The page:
By Sinclaire Sparkman

A sales tax increase was close to approval in a referendum Nov. 6, but a difference of 2,225 votes showed the Wilson County sales tax will not increase from 9.25 to 9.75 percent.

Votes came in at 25,199 for and 27,424 against the sales tax increase in the unofficial tally.

The increase was intended to bolster funding for local schools and a proposed Wilson County Jail expansion and fill city coffers for upcoming expenses. Wilson County Mayor Randall Hutto said it was not to pay off any current debt, but a proactive step.

“This was a call to let the people decide how to pay for a future debt, not for a debt we have today,” Hutto said. “When the next debt rolls around, whether it be a jail or school or other expense, your options have just been narrowed. And we rely on now the adequate facilities tax, the property tax or possibly the wheel tax. The people have spoken, and now it’s down to three.”

Finance director Aaron Maynard said a wheel tax would be subject to referendum, as well.

“At the end of the day, we’re just happy that people had the chance to vote,” Maynard said. “This was about being proactive and trying to be out ahead. We don’t have a school on the table that’s not funded, and the next thing is the expansion of the jail.”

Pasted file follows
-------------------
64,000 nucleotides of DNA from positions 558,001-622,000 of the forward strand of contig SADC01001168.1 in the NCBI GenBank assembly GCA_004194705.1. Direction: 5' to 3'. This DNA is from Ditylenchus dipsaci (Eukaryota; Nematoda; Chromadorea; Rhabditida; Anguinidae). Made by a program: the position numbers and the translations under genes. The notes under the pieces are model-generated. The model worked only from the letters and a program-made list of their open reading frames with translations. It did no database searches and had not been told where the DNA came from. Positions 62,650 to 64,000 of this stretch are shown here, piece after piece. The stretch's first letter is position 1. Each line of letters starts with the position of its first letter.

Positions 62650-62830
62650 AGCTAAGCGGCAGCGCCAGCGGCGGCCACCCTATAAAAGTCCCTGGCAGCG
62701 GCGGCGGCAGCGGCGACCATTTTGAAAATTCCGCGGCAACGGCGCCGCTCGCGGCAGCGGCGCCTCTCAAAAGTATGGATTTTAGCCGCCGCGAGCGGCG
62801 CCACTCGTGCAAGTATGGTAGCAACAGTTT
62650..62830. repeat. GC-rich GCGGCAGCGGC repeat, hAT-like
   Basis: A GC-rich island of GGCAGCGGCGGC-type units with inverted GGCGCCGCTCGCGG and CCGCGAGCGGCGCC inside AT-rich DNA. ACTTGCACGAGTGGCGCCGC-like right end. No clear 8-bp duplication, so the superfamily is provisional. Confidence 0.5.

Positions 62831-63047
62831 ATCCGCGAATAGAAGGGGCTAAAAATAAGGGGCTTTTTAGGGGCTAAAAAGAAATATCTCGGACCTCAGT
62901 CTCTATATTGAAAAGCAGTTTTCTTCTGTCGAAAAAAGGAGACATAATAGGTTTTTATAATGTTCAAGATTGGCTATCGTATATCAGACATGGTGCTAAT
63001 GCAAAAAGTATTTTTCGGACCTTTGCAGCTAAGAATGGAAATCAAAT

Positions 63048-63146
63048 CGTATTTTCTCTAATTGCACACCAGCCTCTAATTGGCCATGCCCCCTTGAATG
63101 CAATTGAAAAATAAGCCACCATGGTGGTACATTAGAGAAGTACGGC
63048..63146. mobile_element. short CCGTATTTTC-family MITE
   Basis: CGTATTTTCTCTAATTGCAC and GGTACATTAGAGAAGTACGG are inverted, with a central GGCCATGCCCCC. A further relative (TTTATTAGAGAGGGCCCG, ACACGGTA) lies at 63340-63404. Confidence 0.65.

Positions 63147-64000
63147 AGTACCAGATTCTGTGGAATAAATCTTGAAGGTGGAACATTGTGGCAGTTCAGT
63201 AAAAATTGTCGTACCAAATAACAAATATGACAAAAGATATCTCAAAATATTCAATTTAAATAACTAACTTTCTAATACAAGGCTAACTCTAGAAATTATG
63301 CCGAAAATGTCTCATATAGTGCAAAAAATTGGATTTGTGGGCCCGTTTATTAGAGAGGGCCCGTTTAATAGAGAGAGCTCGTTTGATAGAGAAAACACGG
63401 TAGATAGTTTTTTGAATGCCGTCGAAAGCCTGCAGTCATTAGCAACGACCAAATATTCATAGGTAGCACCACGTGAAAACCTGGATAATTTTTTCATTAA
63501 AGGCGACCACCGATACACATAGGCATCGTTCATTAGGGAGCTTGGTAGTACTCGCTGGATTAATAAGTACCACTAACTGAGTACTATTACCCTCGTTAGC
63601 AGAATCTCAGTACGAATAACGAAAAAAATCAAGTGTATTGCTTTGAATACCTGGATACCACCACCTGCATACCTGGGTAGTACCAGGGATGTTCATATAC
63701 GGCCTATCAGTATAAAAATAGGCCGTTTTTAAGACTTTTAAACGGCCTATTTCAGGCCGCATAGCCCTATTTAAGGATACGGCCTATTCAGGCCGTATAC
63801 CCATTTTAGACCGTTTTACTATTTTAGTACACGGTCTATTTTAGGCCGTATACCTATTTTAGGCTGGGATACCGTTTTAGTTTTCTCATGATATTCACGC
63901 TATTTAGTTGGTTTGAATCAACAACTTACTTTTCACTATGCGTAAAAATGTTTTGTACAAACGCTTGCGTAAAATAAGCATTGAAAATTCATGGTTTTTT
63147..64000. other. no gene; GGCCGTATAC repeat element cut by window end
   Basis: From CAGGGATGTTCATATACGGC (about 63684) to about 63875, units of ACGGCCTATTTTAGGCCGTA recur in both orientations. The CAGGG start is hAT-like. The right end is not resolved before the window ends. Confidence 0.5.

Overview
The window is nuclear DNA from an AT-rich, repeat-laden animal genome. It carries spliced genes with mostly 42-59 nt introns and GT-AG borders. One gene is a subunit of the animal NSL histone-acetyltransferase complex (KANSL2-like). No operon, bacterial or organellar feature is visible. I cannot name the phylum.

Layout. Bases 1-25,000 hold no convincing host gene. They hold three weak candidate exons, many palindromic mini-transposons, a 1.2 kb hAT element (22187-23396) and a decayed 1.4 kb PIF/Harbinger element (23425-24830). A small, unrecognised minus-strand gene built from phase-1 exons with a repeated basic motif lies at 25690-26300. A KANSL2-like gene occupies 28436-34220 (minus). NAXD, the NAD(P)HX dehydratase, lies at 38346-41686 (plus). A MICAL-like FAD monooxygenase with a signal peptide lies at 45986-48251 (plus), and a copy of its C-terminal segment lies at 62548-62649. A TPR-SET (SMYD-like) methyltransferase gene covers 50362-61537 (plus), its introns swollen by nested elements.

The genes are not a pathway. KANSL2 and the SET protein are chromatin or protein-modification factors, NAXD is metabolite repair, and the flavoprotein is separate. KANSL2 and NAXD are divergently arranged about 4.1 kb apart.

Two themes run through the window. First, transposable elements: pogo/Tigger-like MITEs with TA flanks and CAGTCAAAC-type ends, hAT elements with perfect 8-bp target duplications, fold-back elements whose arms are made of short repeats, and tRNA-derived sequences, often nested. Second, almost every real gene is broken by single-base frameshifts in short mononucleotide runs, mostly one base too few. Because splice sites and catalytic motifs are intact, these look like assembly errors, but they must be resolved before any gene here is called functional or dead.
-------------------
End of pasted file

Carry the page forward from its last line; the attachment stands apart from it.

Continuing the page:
Of the current 9.25-percent sales tax rate, the state gets 7 percent, and Wilson County keeps 2.25 percent. The tax revenue is then split between educational services and the city in which the sale took place, per state law. 

For example, a business in a city collects and remits $1,000 in sales tax. The state would get about $757. The remaining $243 is split with half to educational services and the other half to the respective city.

During the last fiscal year, sales tax accounted for about 9 percent of the county’s revenues.

A half-cent sales tax increase would have generated an increase of about $11 million in additional revenue annually with $5.2 million granted to Wilson County and $5.8 million granted to the city in which the sale took place or the Lebanon Special School District.

With no increase in sales tax, the county will likely seek other methods to increase funding for school and jail construction.